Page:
Election Day 2021 has come and nearly gone. Won’t be fully gone until final votes are tabulated by the county clerk and a couple of very close races are decided, until a winning candidate for the Oak Park library board announces if her imperfect attempt to withdraw from the race means she’ll claim the seat or resign after she is sworn in.
In many ways this was a peculiar election season.
Two sitting trustees on the Oak Park village board announced they were running for village president and later dropped out. Trustee Dan Moroney dropped out once. Trustee Simone Boutet dropped out twice. Got to be a record. Trustee Deno Andrews announced his plan to run for re-election before announcing he would not run.
So much for the stellar trio of candidates elected to the village board by voters in 2017. Their farewell speeches at the upcoming final meeting of this board ought to be inconclusive.
Meanwhile a candidate for the River Forest District 90 elementary schools withdrew from the race and was then elected to office. Scott Hall gets credit for actually filling out the correct paperwork with the county clerk that made his withdrawal official. That means the runner-up in the race, Sarah Eckmann, will be seated as Hall’s votes will not be certified by the county.
Sariah Lofton, a candidate for the library board in Oak Park, withdrew without ever explaining why. She, however, failed the withdrawal test from the county and so her votes will be certified and she is duly elected. When the Journal asked her last week if she would serve or resign, she issued a definitive “no comment.” Altogether odd.
If she resigns from the board once she is seated then the library board gets to appoint a replacement. Doesn’t look like it will be the runner-up in that race, though, as Peter Prokopowicz has stepped in it on social media.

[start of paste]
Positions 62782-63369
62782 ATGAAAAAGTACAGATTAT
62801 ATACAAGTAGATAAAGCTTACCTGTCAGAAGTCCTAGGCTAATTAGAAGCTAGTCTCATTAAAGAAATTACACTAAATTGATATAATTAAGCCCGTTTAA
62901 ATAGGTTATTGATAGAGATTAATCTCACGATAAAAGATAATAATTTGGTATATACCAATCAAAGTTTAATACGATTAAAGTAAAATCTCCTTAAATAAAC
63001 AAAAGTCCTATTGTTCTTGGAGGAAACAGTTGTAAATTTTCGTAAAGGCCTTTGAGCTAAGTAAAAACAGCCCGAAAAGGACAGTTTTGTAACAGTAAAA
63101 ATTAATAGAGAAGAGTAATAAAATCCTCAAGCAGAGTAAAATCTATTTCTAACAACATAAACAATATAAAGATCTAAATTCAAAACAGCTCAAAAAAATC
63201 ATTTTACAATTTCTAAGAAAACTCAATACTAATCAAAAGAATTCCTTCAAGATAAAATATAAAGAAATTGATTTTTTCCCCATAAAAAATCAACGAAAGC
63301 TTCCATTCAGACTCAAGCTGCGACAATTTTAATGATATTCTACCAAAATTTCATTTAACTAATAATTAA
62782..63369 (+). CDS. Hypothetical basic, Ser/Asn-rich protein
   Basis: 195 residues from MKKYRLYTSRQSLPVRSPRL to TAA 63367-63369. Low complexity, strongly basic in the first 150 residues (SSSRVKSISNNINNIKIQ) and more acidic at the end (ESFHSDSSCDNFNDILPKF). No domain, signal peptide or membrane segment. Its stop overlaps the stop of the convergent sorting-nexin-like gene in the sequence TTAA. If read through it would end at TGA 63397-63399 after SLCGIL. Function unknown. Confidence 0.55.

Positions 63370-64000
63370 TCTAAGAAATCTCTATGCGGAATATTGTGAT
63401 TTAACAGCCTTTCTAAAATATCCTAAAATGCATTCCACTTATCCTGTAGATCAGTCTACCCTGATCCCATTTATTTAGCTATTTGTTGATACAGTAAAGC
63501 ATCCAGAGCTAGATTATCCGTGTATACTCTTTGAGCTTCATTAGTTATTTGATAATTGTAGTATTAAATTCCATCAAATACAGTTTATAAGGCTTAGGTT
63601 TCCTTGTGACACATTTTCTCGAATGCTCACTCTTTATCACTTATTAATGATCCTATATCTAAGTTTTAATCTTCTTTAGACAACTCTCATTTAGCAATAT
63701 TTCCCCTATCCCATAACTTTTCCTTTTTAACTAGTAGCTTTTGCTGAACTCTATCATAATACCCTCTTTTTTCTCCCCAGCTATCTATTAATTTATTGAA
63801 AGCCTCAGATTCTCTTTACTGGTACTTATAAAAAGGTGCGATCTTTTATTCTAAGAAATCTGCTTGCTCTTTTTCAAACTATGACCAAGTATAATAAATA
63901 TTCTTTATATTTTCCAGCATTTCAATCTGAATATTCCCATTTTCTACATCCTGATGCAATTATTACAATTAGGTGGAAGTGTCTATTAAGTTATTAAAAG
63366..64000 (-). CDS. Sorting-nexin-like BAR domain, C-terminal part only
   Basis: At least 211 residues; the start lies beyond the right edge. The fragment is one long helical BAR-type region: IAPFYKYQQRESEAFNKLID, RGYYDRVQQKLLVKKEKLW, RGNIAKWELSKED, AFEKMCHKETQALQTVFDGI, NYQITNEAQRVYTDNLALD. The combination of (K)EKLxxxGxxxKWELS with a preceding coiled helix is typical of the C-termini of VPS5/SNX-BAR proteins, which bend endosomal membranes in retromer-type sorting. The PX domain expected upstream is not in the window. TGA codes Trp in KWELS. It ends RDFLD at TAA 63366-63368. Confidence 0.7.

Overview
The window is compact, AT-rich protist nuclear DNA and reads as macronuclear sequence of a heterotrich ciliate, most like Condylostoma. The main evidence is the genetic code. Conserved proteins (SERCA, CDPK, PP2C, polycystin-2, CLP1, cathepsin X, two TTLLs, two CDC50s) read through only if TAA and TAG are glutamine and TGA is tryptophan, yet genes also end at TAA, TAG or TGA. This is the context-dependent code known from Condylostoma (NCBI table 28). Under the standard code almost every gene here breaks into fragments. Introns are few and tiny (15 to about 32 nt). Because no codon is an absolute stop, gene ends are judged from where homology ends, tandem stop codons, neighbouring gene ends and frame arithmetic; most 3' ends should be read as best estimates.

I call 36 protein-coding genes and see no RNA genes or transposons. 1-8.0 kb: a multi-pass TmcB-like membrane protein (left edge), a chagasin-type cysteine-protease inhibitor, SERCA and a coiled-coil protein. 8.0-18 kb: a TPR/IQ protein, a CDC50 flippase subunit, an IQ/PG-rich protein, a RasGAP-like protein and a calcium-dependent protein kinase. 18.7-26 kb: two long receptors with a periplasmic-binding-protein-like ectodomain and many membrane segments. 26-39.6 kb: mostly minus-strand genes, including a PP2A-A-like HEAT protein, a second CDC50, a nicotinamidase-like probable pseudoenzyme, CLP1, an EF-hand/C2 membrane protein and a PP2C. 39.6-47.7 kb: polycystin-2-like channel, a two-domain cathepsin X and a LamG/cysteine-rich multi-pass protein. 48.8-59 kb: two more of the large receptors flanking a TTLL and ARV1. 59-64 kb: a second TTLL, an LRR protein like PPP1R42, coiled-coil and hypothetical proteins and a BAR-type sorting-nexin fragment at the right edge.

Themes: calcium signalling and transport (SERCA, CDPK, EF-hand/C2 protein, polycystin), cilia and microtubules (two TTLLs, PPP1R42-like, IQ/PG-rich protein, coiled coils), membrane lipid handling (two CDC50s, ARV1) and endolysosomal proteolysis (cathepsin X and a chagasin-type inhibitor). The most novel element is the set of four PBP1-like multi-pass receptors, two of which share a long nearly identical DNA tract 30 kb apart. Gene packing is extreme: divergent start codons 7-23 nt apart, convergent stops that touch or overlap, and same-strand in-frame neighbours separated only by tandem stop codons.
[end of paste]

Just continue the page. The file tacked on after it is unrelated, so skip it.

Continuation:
Want to be on the library board? This might be just the opportunity you are looking for.
At the township level in Oak Park there was a widely contested race for trustee. A very unusual occurrence. As of this writing, incumbent Eric Davis is 21 votes ahead of challenger Jacquelyn Rodriguez. As far as I know, neither has withdrawn, left the state or insulted anyone on social media. Just a close race.
Another close race which was almost a stunning upset was at Triton College.
There Mark Stephens, the seeming chairman for life, held on to a board seat by a sliver. Stephens, he of the Rosemont Stephenses, has built quite a nest at Triton, a community college with a lot of money and contracts, not much ambition and which gets too little attention. The victory of Norma Hernandez for a board seat has the potential to make debates more open.
In both the Oak Park District 97 elementary schools and at Oak Park and River Forest High School, the candidates who chose to run self-selected into a group fairly well aligned with the progressive equity policies of each district.
So worries, and I had some, that the headway on equity could be derailed are of less concern. That steadiness will be critical as both districts will start the next school year with new superintendents.
If things go as planned, the outgoing District 200 board will appoint its next superintendent this week. And D97 is looking to hire one, maybe two, interim leaders for the next school year.
Both Oak Park and River Forest elected the somewhat more moderate candidate for village president, though each might argue being termed moderate. Vicki Scaman will head a village board notably remade and hopefully more cohesive than the past board. Hard and complex issues are ahead, from finances to equity, public safety to infrastructure.
Cathy Adduci easily won a third term in River Forest. Her board will need to choose a new village administrator. How much of an inside track does Lisa Scheiner, the acting administrator, have? Will be interesting to see. And in Oak Park will Village Manager Cara Pavlicek choose to stay, be encouraged to stay? Big decision.